great limitations in food, forgoing other needs as well. I do not know how
long I will be able to support it.

But it is the sight of the old men and women, digging into the rubbish
containers that is breaking my heart.

And the old people begging in the streets? the outreached trembling
hands?the tears of pain and humiliation in the eyes?They make me cry.
Because, you see, street beggars might be a familiar  part of the New York
scenery. But it is a new and very shocking sight for us here, and our
hearts are bleeding.


I enclose a comparing table of some prices in 1989 and 1999 from "Appeal",
the monthly newspaper of our activist group.

Prices in leva 1989 and 1999

$1 = 1,87 leva (as of 8/27/99)

Bread, 1 kg (white flour) 0,48 0,63

Bread, 1 kg (wholemeal) 0,15 0,45

Salami 1 kg 2,80 3,60

Yogurt 0,22 0,32-0,75

Tram ticket (Sofia) 0,06 0,25

Steam Heating, average 14,0 80,00-150,00

El. energy,1 kwh:day/night 0,042/0,022 0,08/0,04

Luxury lady shoes 30-40 100

Suit, average price 100 300

Lighter, ordinary 0,20 4,00

Books 1-2 6-10

Cinema ticket 0,40-0,80 4-8 Salary, average 200 150

Pension, average 100 50

And so on and on and on ?


The USA started bombing Yugoslavia officially because of the still unproven
genocide on the poor Albanians by the Serbs, the Demons.

Meanwhile they are carrying out invisible at first sight but very effective
genocide on my people in Bulgaria. As in all the countries in the deadly
grip of the US type of democracy and its envoys, the INTERNATIONAL MONETARY

What are the Serbs thinking?

I am truly amazed at some Serbian people's reactions lately. I have never
looked upon them as being a nation of suicides.

What are they striving for? What do they want? The dismal, hopeless life of
their Bulgarian neighbours?

Do they REALLY want to see their old people dig in the garbage cans?

Do they REALLY want to stop their children from going to school because of
lack of money for shoes and textbooks?

Do they REALLY want to slave for the American or German corporations 12
hours per day for miserable pay? Because think: what is the greatest
attraction for a foreign corporation in a devastated country like
Yugoslavia? The cheap labour! That is it! The so called Sweatshops.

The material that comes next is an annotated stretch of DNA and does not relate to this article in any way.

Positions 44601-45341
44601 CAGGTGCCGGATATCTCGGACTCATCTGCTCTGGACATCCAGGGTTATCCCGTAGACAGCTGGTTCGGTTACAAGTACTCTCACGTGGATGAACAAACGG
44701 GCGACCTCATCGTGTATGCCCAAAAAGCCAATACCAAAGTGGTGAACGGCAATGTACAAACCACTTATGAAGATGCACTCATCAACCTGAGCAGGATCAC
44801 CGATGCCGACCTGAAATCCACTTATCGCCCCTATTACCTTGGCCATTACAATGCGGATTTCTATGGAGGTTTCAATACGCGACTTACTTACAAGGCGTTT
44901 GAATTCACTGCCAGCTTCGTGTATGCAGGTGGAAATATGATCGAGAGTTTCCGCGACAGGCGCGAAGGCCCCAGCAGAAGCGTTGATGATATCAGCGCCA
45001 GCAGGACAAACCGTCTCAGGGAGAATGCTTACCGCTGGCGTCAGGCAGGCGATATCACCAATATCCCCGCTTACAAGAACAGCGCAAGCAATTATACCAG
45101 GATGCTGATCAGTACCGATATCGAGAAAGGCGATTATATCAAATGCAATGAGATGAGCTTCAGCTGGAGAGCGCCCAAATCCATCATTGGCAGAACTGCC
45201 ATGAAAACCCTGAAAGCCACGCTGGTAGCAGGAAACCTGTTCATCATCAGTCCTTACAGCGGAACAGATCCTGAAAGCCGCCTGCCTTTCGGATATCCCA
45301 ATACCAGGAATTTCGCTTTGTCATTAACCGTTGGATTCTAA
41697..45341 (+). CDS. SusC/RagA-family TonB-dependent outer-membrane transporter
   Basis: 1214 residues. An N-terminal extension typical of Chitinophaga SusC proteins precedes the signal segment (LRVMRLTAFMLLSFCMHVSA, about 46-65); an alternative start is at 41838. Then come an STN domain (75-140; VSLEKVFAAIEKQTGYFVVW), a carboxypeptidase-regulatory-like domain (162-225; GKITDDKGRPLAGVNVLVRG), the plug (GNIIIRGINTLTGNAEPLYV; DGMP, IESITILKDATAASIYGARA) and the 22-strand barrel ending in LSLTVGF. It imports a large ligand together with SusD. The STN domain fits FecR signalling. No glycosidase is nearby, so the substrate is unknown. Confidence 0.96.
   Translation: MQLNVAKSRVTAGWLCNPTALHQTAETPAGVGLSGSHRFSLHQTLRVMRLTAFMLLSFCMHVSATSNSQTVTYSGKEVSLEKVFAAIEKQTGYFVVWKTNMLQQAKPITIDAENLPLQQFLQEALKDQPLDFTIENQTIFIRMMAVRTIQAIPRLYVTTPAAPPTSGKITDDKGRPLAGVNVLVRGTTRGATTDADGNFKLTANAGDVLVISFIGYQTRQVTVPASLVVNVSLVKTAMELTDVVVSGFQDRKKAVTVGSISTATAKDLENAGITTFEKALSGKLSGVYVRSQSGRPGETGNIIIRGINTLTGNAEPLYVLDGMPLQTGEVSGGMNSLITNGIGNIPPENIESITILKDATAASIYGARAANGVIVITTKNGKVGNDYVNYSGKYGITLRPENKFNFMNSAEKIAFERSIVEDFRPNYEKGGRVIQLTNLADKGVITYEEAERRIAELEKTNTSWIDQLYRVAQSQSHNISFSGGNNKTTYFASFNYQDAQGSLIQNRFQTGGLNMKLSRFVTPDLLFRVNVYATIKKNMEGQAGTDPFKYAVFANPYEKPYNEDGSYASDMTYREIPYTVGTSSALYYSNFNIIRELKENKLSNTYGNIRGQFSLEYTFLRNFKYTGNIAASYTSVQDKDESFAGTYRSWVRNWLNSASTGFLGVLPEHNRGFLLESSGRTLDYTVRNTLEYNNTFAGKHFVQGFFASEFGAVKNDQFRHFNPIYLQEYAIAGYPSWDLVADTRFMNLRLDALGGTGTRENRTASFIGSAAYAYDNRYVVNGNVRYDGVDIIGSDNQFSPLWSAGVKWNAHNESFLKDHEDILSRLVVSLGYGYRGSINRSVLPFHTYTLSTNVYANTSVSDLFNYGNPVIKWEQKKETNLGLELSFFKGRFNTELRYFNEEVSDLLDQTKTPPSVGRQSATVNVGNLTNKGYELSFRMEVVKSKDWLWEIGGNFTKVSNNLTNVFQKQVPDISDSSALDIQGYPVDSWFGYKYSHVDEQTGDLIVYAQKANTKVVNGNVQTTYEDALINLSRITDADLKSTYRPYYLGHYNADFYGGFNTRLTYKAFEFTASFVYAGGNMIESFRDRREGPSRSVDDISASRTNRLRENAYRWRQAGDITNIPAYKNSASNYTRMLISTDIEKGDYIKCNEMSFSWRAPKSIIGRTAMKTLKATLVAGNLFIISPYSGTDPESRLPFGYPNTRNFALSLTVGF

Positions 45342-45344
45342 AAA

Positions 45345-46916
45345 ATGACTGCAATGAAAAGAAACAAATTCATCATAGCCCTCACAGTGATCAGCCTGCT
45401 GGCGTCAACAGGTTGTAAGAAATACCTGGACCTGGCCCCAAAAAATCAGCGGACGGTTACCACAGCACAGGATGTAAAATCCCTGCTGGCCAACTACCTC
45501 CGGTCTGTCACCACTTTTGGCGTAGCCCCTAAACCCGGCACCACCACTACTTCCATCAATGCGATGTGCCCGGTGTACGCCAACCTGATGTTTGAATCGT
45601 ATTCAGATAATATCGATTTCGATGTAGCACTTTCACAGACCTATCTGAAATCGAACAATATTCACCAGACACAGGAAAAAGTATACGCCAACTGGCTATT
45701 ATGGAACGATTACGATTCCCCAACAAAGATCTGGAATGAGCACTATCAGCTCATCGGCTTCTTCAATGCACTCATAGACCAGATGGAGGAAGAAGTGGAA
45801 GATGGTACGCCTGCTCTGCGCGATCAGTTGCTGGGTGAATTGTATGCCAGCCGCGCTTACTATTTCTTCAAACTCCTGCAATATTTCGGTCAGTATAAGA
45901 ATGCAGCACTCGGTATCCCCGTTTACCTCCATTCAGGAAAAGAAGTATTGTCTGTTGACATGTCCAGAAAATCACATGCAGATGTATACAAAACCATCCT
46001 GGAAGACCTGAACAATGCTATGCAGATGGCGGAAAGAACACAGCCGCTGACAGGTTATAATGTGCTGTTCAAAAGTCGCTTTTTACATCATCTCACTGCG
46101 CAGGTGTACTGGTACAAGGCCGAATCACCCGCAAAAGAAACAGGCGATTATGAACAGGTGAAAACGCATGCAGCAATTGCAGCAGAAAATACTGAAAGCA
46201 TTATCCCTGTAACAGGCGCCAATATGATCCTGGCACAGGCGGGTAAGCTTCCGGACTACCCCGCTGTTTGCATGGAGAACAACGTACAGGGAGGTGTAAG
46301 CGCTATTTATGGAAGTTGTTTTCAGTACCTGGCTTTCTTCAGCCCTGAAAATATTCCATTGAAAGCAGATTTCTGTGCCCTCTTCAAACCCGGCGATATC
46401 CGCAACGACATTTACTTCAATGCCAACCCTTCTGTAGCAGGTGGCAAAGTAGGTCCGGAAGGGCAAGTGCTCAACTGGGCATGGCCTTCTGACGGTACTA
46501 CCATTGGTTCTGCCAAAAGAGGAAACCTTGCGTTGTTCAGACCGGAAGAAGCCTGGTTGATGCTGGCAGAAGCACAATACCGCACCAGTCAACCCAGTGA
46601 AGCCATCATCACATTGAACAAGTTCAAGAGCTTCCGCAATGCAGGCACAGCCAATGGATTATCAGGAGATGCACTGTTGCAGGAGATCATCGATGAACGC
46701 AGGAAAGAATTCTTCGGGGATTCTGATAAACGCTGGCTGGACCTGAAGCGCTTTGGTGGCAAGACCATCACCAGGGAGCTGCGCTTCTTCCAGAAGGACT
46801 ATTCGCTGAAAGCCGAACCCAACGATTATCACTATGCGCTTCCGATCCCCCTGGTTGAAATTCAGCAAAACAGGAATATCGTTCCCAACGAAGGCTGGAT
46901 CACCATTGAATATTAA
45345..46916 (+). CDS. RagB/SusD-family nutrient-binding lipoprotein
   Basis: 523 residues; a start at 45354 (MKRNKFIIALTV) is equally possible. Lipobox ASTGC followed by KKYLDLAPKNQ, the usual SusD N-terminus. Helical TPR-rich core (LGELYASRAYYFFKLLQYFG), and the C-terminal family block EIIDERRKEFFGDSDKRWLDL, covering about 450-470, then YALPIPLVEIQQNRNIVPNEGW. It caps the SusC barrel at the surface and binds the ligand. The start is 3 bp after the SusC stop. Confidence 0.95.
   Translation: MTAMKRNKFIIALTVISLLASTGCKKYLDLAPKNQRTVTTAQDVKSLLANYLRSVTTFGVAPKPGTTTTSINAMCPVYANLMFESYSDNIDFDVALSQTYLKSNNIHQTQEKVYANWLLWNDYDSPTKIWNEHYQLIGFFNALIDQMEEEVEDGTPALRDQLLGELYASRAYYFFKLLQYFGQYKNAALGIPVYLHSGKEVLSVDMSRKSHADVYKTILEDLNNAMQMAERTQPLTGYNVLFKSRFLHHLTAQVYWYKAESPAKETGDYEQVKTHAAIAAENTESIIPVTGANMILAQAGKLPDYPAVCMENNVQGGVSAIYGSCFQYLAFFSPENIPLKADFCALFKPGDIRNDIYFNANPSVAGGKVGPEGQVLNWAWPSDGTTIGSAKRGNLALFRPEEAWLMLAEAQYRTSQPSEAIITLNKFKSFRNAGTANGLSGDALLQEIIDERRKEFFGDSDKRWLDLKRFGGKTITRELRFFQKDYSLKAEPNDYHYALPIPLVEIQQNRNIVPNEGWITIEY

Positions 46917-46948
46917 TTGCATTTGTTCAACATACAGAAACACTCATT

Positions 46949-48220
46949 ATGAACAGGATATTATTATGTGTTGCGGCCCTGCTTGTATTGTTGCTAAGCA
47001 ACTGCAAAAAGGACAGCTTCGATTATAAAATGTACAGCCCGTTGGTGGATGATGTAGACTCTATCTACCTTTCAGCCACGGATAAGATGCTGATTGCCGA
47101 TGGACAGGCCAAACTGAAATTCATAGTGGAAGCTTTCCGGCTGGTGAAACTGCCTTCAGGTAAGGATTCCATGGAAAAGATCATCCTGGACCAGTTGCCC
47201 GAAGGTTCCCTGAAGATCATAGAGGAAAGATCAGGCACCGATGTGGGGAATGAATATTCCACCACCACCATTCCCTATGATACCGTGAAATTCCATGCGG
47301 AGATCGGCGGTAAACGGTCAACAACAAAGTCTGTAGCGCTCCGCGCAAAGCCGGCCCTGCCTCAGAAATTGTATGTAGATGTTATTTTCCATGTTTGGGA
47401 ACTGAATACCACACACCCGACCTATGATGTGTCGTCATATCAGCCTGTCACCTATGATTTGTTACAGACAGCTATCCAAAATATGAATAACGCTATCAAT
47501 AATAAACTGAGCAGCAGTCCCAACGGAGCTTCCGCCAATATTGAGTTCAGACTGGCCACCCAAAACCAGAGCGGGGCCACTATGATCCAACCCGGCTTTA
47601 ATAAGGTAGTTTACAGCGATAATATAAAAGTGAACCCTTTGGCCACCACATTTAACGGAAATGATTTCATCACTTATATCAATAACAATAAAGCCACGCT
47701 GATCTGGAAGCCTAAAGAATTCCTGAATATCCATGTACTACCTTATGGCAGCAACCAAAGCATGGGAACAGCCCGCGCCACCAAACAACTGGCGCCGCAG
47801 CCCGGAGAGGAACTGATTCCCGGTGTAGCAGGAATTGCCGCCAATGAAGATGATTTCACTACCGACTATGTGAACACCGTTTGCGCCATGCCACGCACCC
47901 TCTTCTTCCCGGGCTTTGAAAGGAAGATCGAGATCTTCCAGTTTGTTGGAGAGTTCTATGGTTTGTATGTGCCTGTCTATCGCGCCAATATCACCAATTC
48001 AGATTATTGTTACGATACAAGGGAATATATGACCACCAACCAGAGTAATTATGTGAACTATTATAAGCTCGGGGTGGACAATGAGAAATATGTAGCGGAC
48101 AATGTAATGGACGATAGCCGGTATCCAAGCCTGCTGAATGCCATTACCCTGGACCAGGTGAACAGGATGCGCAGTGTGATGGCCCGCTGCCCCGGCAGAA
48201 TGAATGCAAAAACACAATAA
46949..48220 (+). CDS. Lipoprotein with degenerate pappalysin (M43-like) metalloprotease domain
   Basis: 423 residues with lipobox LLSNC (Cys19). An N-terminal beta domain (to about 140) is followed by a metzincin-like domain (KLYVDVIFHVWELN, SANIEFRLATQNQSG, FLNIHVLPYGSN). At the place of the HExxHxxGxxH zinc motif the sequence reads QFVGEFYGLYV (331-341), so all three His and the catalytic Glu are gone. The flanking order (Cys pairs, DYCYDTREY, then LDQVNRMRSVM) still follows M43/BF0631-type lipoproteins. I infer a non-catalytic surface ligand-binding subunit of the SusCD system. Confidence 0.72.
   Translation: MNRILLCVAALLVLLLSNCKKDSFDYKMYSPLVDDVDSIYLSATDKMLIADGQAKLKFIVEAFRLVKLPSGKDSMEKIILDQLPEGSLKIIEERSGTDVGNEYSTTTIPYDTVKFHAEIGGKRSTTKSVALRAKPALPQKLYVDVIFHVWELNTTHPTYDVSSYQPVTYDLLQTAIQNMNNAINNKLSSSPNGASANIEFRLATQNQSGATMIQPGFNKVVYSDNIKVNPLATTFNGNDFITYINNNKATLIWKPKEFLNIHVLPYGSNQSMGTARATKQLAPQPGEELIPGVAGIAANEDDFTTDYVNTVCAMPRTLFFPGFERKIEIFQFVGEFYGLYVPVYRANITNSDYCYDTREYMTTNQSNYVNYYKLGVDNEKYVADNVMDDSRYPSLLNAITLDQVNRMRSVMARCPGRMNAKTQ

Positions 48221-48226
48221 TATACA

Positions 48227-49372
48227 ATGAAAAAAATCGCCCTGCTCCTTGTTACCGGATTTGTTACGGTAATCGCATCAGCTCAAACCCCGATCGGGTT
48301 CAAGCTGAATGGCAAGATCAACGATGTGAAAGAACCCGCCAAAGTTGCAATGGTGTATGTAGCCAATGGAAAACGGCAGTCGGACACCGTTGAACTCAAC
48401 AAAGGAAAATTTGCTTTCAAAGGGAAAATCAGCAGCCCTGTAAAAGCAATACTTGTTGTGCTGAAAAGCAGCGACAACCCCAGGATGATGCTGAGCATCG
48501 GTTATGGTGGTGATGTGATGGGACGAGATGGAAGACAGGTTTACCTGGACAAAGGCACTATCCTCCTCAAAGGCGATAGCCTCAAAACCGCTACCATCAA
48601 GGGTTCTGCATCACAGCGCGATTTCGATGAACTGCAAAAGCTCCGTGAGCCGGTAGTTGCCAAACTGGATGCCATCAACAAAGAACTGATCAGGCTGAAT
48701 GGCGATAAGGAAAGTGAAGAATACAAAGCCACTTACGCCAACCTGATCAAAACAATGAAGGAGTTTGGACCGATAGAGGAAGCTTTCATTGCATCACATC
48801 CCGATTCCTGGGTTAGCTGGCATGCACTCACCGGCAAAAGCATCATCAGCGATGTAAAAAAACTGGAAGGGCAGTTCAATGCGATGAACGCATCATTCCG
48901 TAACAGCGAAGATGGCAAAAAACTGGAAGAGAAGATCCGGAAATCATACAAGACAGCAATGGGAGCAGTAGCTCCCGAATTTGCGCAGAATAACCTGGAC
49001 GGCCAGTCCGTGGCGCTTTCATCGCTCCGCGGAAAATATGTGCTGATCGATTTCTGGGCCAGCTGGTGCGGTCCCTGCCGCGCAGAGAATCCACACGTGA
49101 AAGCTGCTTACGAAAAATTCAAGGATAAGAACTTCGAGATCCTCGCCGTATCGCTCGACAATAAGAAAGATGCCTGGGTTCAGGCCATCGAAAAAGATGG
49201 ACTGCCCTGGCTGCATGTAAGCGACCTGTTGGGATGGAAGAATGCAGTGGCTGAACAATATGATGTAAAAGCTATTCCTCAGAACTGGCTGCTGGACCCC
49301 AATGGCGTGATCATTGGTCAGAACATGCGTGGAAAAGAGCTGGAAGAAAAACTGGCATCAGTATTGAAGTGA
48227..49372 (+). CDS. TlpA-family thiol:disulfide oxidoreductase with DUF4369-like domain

I cannot believe my eyes and ears! AFTER 78 or 79 DAYS OF AMERICAN BOMBS at
that! Over the bodies of killed Serb children by the AMERICAN bombs!

It is simply UNBELIEVABLE!

And after the good example of what the US kind of "democracy" has done to
Bulgaria, the Yugoslavian neighbour.

I do not want to vindicate myself for having been an activist of the UDF
till 1993. I only would like to point out that at that time we all believed
the totalitarian state [the former, Communist Bulgaria] was simply lying
about the USA. That all the warnings about the USA were simply propaganda
lies. We had not heard anything about the IMF or the WB or the
transnational corporations and their expansion policy in 1990. We fell for
the seductive talk about democracy and openness and the rest. But it is
impossible to say the same for the so-called Serb Opposition.

Especially after the U.S. war on THEIR country!

They, the Serb Opposition, are even not ashamed of the $100 million of US
"help", arrogantly announced in the face of the whole world! [This refers
to US aid openly given to help the opposition in Serbia]

Don't you, all the Serbs that are hanging from the lips of that US or
German flunky, [Alliance for Change leader] Djindnic, feel humiliated at
having chosen to work for the US and West European interests against your
own people?

When the blood of the Serbian children is still fresh on the money they are
giving you?!


Desanka Maksimovic has a poem:

My forebears and fellow-villagers
Have never been traitors.
They have gone since times immemorial
Where Justice has called them.

She is lucky she is not alive today.


The issue is not Milosevic. US and the "Western civilizations" are
reachinggreedily for your country. Their geopolitical interests and
their corporations demand it: they need the land and what resources you

Sofia, Bulgaria
The Balkans